Ozzie Alonso Is Good Again and Not For The Same Old Reasons / by Harrison Crow

By Harrison Crow (@harrison_crow)

From 2009-2014 there were few terrifying midfielders as deadly to theirs opponents and frustrating to opposing supporters as Osvaldo Alonso of the Seattle Sounders. Not only did he deliver crunching tackles into attackers but he also took away a fair number of them with the ball going the other way. To Seattle, and what they've aimed to accomplish, he’s been a vital cog.

The last two years have started to point towards a decline if only in terms of the statistics in which he had previously tended to collect. Coupled with that decline of numbers was a rise in fouls committed. These rise in fouls could be attributed to the referees calling him tighter with his noted reputation to be rough and tumble. The other explanation could be him losing a step and becoming slower creating an increase of rash decisions. This is something that we’ve seen with Kyle Beckerman and to a lesser extent Ricardo Clark

2015 brought those whispers to the forefront with added health problems and a team-wide summer swoon that saw the traditional heavyweight Sounders in disarray and nearing the playoff drop--something the Sounders hadn't faced previously in their six seasons. 

This offseason, rumors abounded that the Sounders were shopping him around the league. Either unable to find a suitable return or simply erroneous speculation, Garth Lagerway and company ultimately kept the midfielder in their 2016 plans. 

While the Sounders have still had struggles this season, one of the few good things thus far about the 2016 season has been that the old Ozzie is back. Adding to that, he’s not just back doing the conventional “Ozzie”-type things.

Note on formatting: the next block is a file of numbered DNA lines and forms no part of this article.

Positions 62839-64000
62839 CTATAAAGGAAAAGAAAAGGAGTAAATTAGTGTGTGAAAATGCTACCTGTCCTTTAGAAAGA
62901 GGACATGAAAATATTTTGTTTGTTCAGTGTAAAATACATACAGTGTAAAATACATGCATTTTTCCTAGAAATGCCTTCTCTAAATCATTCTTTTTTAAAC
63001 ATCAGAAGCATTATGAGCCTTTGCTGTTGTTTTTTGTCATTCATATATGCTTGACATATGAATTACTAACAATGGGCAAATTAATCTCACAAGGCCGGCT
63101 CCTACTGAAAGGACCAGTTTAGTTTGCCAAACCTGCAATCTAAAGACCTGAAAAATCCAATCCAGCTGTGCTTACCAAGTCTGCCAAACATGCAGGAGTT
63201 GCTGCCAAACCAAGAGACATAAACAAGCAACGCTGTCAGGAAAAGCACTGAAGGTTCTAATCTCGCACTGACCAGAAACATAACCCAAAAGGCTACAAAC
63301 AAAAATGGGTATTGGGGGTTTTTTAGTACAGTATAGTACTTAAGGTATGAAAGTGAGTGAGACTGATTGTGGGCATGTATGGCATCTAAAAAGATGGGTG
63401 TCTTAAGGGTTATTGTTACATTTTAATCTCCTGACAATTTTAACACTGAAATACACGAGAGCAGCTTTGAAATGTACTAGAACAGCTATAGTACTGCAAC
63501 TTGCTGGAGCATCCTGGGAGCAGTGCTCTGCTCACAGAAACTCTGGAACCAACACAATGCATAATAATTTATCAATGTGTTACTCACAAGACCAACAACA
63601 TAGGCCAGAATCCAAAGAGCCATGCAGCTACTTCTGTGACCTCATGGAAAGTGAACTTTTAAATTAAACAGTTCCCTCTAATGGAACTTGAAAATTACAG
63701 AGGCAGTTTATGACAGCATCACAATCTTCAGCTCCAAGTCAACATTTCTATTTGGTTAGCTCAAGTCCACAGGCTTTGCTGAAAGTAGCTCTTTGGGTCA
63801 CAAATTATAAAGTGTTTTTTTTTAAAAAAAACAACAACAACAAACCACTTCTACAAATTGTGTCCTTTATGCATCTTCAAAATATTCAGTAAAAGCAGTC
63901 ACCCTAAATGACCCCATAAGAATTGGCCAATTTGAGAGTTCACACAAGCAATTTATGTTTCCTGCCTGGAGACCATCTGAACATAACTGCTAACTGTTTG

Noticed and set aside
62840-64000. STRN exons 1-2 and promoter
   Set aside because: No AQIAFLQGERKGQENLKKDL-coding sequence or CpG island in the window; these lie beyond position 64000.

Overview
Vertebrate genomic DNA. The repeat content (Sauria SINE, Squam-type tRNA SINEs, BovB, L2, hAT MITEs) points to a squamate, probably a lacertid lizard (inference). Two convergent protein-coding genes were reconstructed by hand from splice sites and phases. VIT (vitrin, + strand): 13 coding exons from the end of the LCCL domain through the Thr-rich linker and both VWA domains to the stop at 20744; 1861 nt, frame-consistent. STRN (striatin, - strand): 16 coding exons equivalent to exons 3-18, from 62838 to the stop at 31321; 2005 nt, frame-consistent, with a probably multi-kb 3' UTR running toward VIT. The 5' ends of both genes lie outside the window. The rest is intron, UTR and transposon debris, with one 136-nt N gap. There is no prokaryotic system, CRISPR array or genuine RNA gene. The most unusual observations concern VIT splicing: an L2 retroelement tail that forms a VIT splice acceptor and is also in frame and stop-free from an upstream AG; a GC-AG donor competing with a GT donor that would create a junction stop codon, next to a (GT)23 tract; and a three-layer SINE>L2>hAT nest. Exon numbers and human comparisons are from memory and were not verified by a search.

While we’ve seen him all over the field before, there has always been a bit of a dull edge to his game when assisting in the attack. It’s not to say he hasn't had contributions but he certainly hasn't been previously an effective or consistent piece. His Lovel Palmer-esque shots that clear the uprights are a frustrating way of ending possession in the final third.

Osvaldo Alonso since 2009
YearMINSSHTSSOGSOG%SOG/96FCFC/96
201611701860.330.492221.805
20151857810.130.052452.326
201429523340.120.13451.463
201321793340.120.176542.379
2012268841130.320.464371.321
2011289154110.20.365501.66
201018743090.30.461281.434
200922072270.320.304351.522

FC: Fouls committed

Despite the Sounders rather anemic attack this season, Alonso has been more effective and injected himself more in spite of those team shortcomings. While he’s not necessarily all over the pitch ripping away passes as he once was, he’s still very involved in the team's defense as a whole, with the second most defensive actions per 96 in his career and his highest possession and more shots created than ever before. 

YearDFADFA p100POSPOS/96ShCSC/96
20161362.28100782.63312.54
20152061.34154779.97150.78
20143542.31250175.69601.82
20133102.26181771.23532.08

DFA: Defensive Actions, POS:, ShC: Shots Created

This version of Osvaldo Alonso is new. He’s not just the game changer defensively that he once was, though he certainly still has the ability to challenge any midfield and change an attacking approach, but now he is now showing the ability to be multi-dimensional. Something that Sigi Schmid has talked about getting out of him for the past few years.

Alonso is transforming his game and in doing so becoming a more complete midfielder. Very quietly Ozzie is putting himself back on the map of being the best defensive midfielder in MLS and while that’s not surprising considering what he’s done over his tenure he’s doing it by adding new and more dynamic elements to his game.

The Honey Badger is back. Be afraid, MLS. Be very afraid.